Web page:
Table of Contents
ISRN Infectious Diseases
Volume 2013 (2013), Article ID 420361, 5 pages
http://dx.doi.org/10.5402/2013/420361
Review Article

Vertical Transmission of HIV in Sub-Saharan Africa: Applying Theoretical Frameworks to Understand Social Barriers to PMTCT

Department of Health and Behavioral Sciences, University of Colorado Denver, P.O. Box 173364, Denver, CO 80217, USA

Received 18 July 2012; Accepted 28 August 2012

Academic Editors: V. C. Marconi and B. Roca

Copyright © 2013 Karen Hampanda. This is an open access article distributed under the Creative Commons Attribution License, which permits unrestricted use, distribution, and reproduction in any medium, provided the original work is properly cited.

Abstract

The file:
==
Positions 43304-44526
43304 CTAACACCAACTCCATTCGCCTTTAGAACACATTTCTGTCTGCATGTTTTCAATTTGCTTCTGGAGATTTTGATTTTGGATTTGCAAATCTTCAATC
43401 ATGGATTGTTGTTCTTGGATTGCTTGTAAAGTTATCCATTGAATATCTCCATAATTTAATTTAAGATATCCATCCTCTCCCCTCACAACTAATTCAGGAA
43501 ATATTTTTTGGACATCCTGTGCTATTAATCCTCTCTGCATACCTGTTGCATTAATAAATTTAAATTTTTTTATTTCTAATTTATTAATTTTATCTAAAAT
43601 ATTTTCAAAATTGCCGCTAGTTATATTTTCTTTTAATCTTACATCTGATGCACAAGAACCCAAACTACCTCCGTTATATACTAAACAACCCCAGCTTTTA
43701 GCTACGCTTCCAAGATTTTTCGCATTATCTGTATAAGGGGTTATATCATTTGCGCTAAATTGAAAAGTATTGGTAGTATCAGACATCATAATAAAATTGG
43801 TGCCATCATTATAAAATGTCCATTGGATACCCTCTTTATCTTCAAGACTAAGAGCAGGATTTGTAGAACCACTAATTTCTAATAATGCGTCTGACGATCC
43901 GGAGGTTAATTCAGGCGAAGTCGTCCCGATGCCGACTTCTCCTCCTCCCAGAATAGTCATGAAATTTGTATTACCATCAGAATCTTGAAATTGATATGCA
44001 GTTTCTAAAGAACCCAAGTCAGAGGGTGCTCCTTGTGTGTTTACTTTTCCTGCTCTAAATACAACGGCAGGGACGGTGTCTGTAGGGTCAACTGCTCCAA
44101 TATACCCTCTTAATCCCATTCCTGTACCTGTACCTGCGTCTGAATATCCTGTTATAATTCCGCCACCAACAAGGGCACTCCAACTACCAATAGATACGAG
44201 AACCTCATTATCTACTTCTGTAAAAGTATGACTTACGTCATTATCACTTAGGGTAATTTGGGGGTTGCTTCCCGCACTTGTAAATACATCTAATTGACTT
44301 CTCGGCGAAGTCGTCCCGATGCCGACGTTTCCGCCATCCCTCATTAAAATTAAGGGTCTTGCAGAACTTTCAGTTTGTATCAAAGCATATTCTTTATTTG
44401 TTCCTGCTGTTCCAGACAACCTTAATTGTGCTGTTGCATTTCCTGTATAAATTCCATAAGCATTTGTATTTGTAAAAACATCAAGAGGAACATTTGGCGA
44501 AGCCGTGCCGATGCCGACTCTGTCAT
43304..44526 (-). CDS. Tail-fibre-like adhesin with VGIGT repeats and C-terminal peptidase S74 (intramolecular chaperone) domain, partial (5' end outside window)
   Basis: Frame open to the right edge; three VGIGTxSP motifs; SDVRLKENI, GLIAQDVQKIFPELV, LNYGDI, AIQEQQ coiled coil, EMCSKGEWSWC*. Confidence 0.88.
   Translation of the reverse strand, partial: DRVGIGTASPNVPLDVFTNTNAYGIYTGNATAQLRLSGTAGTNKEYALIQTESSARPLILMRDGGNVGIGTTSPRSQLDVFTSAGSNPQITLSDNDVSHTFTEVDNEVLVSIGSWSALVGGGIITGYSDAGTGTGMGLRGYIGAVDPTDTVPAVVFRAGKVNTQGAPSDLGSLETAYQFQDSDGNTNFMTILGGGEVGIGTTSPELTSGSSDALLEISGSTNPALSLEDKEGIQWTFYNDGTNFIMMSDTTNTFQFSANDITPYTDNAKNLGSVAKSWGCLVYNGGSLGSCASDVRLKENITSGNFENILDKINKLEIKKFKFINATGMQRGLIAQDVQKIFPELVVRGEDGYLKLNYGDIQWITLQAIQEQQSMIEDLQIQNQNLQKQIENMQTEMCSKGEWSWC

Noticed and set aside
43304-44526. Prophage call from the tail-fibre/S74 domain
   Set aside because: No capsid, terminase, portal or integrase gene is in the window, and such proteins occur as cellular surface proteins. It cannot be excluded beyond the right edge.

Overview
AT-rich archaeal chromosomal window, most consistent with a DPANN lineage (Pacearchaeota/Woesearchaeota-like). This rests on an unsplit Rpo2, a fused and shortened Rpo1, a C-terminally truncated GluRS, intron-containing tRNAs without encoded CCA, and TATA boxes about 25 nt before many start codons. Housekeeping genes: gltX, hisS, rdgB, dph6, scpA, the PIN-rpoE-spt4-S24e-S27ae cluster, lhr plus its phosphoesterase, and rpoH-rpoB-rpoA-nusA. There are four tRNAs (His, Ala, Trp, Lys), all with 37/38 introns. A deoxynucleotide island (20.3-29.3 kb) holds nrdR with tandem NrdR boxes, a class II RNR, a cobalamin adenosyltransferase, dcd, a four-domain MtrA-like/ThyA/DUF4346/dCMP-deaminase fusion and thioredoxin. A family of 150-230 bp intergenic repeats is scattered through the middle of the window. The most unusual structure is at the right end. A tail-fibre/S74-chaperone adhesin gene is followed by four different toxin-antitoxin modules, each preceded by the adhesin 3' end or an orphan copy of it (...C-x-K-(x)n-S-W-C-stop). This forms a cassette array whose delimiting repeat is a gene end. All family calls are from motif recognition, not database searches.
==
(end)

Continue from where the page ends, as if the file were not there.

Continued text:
In sub-Saharan Africa, over 1,000 newborns are infected with HIV every day, despite available medical interventions. Pediatric HIV is a large contributor to the high rates, the largest in the world, of infant and child mortality in this region. Prevention of mother-to-child transmission of HIV (PMTCT) can dramatically reduce the risk of infection for the infant during pregnancy, childbirth, and breastfeeding. Throughout most urban areas of Africa, free medications are readily available. However, approximately 50% of HIV-positive pregnant women in sub-Saharan Africa are not accessing or adhering to the necessary medications to prevent mother-to-child transmission. In order for this region to eliminate the vertical transmission of HIV and meet the Millennium Development Goals, interventions need to move beyond the individual-level and address the structural and social barriers preventing women from utilizing PMTCT services. This paper reviews current literature on PMTCT interventions in sub-Saharan Africa from 2006–2012, specifically examining theoretical underpinnings. Overwhelmingly, the approach has been education and counseling. This paper calls to action a paradigm shift to a social ecological approach that addresses barriers at all societal levels, especially gender inequality, enabling a much greater impact on mother-to-child transmission of HIV.